“My mother is always saying ‘how can you make fun of your sister like that?’” Nathan said with a chuckle.
At first, the page was simply a forum for family and friends to share recipes or post a photo of a particularly picture-perfect meal. Soon, though, word spread among members’ extended networks, and more people began using the page to post recipes and talk about food on a regular basis.
As it happens, Wolbe was just beginning a cooking odyssey of her own. When she had her first baby in 2007, eating out wasn’t so easy anymore.
“It was born out of necessity,” she said of her cooking, “and soon it became love.”
Their family, Wolbe explains, moved to the United States from the Ukraine, where their grandmother was known for her cooking prowess, which she passed on.
“I come from a long line of amazing cooks,” she said. “I grew up in the kitchen.”
Fast forward to 2015, when Wolbe — a full-time foodie by then, with a popular kosher food blog, Cooking with Tantrums, as well as an online cooking show — was shocked to discover the page had 16,000 members.
That year, Wolbe became administrator of I Don’t Cook But I Give Out Recipes. She switched it to a closed group — vetting new members to make sure they actually exist — keeping it focused on kosher food and insisting on a high level of courtesy from users.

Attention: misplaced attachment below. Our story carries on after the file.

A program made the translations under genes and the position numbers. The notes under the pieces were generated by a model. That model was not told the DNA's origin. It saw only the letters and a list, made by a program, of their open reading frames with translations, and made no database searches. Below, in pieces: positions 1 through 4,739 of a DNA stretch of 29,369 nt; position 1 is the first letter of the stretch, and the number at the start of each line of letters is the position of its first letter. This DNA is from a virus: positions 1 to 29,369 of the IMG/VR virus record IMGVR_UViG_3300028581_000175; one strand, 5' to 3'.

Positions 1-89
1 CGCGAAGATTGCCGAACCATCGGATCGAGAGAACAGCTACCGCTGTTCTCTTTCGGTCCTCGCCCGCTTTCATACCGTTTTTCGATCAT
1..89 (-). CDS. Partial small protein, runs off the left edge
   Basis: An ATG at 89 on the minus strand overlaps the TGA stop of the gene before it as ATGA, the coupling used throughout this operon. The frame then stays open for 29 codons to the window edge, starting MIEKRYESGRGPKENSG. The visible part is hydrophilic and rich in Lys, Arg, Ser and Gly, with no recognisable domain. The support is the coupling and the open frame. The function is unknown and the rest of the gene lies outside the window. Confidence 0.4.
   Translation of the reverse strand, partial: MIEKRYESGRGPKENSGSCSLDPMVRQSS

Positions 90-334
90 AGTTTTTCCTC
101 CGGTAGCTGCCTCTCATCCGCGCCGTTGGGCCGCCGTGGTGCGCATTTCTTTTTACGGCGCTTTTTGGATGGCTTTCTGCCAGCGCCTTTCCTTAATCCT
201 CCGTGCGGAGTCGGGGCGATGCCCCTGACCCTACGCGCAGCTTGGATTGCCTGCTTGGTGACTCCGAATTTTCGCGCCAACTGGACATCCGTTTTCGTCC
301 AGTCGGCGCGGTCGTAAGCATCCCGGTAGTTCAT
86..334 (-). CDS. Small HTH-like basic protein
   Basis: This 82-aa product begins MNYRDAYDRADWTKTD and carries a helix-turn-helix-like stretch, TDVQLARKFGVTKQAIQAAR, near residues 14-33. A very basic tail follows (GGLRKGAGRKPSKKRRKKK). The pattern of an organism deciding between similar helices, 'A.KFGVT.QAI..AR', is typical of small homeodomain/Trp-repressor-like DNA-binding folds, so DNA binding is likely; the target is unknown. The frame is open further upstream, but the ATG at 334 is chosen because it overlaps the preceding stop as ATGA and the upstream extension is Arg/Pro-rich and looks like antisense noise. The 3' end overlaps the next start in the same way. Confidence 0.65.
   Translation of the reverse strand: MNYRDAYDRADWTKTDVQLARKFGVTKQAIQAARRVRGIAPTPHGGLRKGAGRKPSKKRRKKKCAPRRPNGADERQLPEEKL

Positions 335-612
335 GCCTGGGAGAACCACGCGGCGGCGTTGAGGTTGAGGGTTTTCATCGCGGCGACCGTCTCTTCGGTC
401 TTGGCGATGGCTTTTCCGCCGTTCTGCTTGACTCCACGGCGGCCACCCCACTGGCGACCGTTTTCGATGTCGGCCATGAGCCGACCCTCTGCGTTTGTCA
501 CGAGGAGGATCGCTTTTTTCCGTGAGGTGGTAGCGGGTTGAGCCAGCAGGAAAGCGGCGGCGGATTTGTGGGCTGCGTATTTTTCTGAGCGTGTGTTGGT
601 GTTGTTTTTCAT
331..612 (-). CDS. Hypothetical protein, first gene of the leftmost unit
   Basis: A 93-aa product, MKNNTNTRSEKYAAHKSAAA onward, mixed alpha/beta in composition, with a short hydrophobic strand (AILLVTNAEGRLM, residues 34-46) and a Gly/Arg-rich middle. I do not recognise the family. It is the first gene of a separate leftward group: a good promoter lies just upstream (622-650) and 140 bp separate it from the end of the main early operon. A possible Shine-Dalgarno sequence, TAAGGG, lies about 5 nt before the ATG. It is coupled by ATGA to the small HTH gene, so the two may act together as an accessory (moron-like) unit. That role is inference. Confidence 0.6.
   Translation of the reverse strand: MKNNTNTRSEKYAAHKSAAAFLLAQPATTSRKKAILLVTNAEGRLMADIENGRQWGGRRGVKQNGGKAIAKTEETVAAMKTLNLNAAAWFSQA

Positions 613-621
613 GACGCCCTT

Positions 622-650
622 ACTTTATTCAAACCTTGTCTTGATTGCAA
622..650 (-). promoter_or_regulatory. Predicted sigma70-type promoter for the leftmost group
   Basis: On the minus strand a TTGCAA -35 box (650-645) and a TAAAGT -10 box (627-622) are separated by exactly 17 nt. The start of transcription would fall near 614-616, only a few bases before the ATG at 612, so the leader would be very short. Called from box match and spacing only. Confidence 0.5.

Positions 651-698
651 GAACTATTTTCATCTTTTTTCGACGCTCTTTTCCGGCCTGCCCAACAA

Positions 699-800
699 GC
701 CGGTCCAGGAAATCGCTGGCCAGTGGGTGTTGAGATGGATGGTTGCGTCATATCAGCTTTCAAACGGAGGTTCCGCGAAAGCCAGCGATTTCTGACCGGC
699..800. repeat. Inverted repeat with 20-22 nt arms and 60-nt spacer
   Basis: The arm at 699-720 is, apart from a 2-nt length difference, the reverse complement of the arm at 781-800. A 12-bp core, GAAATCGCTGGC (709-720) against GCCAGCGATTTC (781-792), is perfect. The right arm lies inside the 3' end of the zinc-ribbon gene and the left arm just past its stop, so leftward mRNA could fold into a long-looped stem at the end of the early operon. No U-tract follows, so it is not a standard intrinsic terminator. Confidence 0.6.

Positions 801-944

“Esty does a fabulous job of setting and keeping the tone friendly, fun and helpful,” said member Vichna Belsky, 35, of New York.“Plus, it’s fun to sometimes bump into a random person someplace and discover you’re both in this group”.
While the focus is on Jewish cooking, it’s emphasis is the unique needs of religiously observant Jews. “Fake shrimp ideas needed!” read one recent post (shellfish is a kosher no-no). Another declared: “Hosting a bunch of teenagers next Shabbos lunch. Need ideas for a menu that will go down well with them.”
However, given that Jewish cooking — along with home cooking, in general — has become decidedly more gourmet in recent years, not all of the group’s members enjoy putting meals on the table.
“The foodie world has exploded,” said Wolbe, pointing to the proliferation of cooking shows, magazines and blogs, hers included. “Everyone has the ability to be a top chef.”
For some Orthodox Jewish women, who typically entertain on a weekly basis, it can be stressful to keep up.